From Irish Pedigrees; or the Origin and Stem of the Irish Nation by John O'Hart

« Quinn | Book Contents | Reynolds (No.2) »

Line of Ir | Ir Genealogies

Arms: Az. a chev. erm. betw. crosses crosslet fitchée ar. Crest: An eagle close ar. ducally gorged and lined or.

EIMHIN, who is No. 101 on the "Line of Ir," p. 303, had three brothers—1. Biobhsach, who was the ancestor of MacRadhnaill (anglicised MacRannall, MacRandall, Magrannell, Reynell, Reynolds); 2. Gearabhan; and 3. Giollagan, who was the ancestor of Quinn (of Longford), as in the preceding pedigree. This Biobhsach's proportion of his father's inheritance was situate in Conmaicne Rheine, which his posterity enjoyed; and the chiefs of whom (who were called MacRannall) were styled "lords."

101. Biobhsach: son of Croman.

102. Eolus: his son; after whom his part of the territory of Conmaicne Rheine was called Muintir Eoluis ("eolus:" Irish, knowledge), anglicised Wallis: which territory is now divided into the three upper baronies of the county Leitrim, viz.: Leitrim, Mohill, and Carrigallen.

103. Maolmuire: his son; lord of Conmaicne Rheine; had two brothers—1. Brocan, who was ancestor of Shanly, etc.; 2. Anbeith, from whom MacGarry is descended.

104. Maoldun: son of Maolmuire.

105. Flann (or Florence): his son.

106. Maolruanaidh: his son.

107. Iomhar: his son; who was called the "black lord," and had a brother named Duorcan, who was the ancestor of Mulvy.

108. Muredach: son of Iomhar; had ten brothers.

109. Radhnal (or Randal): his son; a quo MacRadhnaill ("radh:" Irish, a saying; "anall," over to one side from another), first anglicised MacRannall.

110. Iomhar (2): his son.

111. Fergall: his son.

112. Muredach (2): his son; had a brother named Radhnall-Logg-na-Ccon.

113. Cathal Mór: his son; was the first of this sept who assumed the sirname MacRannall; had four sons, three of whom were:—1. Raghnall; 2. Conor; and 3. Iomhar (or Ivar), slain 1326. (2). Conor, had a son Matha, who had a son Hugh, who had a son Cathal, who had seven sons—Conor, Cathal, Hugh, Brian, Manus, Owen, and Conn. (3). Iomhar, had a son Teige, who had a son Murchadh, who had two sons—Fergal, and Anthony; Anthony had a son Cathal.

114. Raghnall, the second MacRannall: his son; had four sons—1. Iomhar; 2. Cathal; 3. William; and 4. Mahon. Deposed 1317.

115. Iomhar (3): his son; had seven sons—1. Teige; 2. Dermod; 3. Geoffrey; 4. Fergal; 5. Edmond; 6. Melaghlin Oge; and 7. Hugh. (5). Edmond had a son Iomhar; and 6. Melaghlin Oge had a son Dermod, died 1374.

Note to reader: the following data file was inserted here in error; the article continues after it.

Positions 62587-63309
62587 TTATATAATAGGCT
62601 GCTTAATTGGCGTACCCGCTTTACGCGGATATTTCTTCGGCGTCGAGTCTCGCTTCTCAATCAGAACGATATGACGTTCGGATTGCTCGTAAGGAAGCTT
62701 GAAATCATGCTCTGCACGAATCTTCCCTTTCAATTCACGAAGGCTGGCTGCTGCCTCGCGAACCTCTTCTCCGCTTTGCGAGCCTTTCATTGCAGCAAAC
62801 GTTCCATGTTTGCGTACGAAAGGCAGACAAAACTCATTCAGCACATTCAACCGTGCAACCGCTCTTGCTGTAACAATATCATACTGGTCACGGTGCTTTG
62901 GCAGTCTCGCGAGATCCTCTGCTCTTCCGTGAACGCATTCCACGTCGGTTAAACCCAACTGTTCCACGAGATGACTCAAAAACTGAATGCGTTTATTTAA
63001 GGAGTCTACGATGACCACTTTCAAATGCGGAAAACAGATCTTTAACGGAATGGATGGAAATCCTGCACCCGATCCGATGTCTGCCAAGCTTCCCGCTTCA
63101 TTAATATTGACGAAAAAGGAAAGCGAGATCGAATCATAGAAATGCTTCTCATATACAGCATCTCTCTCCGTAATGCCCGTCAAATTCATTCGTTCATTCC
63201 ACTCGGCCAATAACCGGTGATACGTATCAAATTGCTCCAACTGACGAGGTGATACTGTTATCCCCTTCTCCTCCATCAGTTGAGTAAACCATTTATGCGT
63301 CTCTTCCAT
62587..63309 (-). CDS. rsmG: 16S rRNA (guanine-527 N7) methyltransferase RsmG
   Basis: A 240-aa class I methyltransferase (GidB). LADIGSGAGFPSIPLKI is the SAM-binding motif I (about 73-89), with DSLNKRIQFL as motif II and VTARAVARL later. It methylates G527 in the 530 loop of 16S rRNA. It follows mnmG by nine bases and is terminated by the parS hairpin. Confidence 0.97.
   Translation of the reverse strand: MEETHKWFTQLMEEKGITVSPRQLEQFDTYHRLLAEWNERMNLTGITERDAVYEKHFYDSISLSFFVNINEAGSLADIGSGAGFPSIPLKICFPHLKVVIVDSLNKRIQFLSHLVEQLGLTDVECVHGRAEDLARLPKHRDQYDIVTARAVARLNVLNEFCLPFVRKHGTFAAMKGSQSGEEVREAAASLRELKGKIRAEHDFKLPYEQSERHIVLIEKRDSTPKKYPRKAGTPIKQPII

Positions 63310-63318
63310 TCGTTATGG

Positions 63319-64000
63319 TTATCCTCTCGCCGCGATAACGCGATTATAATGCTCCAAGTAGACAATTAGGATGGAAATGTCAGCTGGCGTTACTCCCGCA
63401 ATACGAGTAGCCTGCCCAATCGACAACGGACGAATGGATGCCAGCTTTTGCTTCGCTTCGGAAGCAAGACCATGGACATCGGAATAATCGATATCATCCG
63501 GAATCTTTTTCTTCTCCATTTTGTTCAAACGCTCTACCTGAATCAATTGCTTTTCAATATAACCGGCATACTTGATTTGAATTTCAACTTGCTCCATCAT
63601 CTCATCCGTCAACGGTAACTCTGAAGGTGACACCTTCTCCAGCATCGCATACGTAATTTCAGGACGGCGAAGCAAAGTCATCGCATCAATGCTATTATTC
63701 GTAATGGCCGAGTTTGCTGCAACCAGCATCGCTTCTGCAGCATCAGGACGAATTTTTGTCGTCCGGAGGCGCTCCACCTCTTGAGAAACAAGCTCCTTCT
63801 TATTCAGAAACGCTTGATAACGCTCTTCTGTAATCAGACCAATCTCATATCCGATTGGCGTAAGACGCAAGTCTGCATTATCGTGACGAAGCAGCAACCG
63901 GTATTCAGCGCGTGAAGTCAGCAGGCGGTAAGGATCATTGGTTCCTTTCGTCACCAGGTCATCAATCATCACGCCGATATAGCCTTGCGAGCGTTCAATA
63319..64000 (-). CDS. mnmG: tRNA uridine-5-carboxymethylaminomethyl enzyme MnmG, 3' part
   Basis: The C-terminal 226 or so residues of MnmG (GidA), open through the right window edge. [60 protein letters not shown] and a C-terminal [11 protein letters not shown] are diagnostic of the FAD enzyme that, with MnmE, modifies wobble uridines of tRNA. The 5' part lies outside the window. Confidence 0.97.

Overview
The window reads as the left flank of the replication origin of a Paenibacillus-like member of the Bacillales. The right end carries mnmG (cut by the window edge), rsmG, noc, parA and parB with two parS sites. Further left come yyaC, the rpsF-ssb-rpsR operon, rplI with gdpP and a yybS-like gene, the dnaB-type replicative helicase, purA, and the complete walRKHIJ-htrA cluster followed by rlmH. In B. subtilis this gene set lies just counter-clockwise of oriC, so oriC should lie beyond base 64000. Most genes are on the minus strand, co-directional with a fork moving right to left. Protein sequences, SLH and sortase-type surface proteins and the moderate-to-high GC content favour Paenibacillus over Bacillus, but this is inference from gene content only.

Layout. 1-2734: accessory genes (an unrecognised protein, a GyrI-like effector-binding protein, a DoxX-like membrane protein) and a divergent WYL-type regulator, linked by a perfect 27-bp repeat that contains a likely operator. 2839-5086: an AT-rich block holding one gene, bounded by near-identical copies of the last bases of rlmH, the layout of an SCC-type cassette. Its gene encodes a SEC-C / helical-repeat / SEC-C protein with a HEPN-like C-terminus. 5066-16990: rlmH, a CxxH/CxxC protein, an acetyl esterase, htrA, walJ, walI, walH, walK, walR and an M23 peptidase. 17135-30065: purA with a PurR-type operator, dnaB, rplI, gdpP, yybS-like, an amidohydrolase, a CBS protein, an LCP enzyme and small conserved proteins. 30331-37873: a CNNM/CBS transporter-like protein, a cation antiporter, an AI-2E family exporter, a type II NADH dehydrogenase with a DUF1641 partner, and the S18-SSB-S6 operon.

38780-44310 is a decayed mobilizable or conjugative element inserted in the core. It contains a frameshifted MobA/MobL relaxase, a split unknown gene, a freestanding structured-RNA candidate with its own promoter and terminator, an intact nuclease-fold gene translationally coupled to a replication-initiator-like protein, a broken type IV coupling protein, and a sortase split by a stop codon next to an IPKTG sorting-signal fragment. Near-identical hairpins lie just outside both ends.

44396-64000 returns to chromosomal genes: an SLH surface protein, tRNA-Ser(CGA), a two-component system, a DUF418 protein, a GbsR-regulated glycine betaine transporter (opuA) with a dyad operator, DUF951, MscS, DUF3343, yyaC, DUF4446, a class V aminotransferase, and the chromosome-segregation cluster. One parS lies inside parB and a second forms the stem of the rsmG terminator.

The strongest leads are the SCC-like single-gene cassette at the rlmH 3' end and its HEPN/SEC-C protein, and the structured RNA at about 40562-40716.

116. Teige: his son; slain 1328, had six sons, four of whom were—1. Cathal Roe; 2. Murchadh; 3. Manus; and 4. Richard. This Richard died on Christmas night from drinking too much whiskey.

117. Cathal (or Charles) Ruadh: his son (slain 1401); had six sons—1. Ior; 2. Conor; 3. Rory; 4. Mulroony; 5. Brian; and 6. Cathal Oge, died 1468. (2). Conor had two sons—Edmond, lord Clan Bibacht, and Mulroony; Mulroony had two sons—Felim (d. 1503) and Herbert; Felim had a son Conor, who had a son Cathal. (6). Cathal Oge had two sons—Teige and Conor; Teige's issue—Murrogh (lived 1468), Conor, Malachy (lived 1468), Brian; and Conor's—Teige and Hubert slain 1492.

118. Ior: his son; a quo Slioch Ir ("sliochd Ir:" Ir., the progeny of Ir: a quo Oh-Ir, anglicised O'Hare); had four sons—1. William; 2. Dermod; 3. Owen; 4.Manus. (2).Dermod had two sons—Brian and Malachy.

119. William: his son; made chieftain of Clan Malachy in 1468, and in 1492 on the death of Hubert he became chief of Muintir Eoluis.

120. Thomas: his son; the first of this family who omitted the prefix Mac, and instead of "Rannall," called himself Reynolds.[1] This Thomas had two sons—1. Humphrey; and 2. Owen. (2). Owen had a son, John, who had three sons—Owen,[2] Charles, of Jamestown, and Thomas. This Charles sat at the Catholic Confederation in Kilkenny.

121. Humphrey Reynolds: his son.

122. John Reynolds of Loch Seur: his son; known as "Seaghan na g-Ceann" or John of the Heads, on account of a dreadful massacre he instigated of the leading chiefs of his tribe at his castle of the Island of Lough Seur which he built. This John was a captain in the Elizabethan army in Ireland, and the first of his family who conformed to the Protestant Church; he died in 1632.

123. Humphrey (2): his son.

124. William (2): his son.

125. James: his son.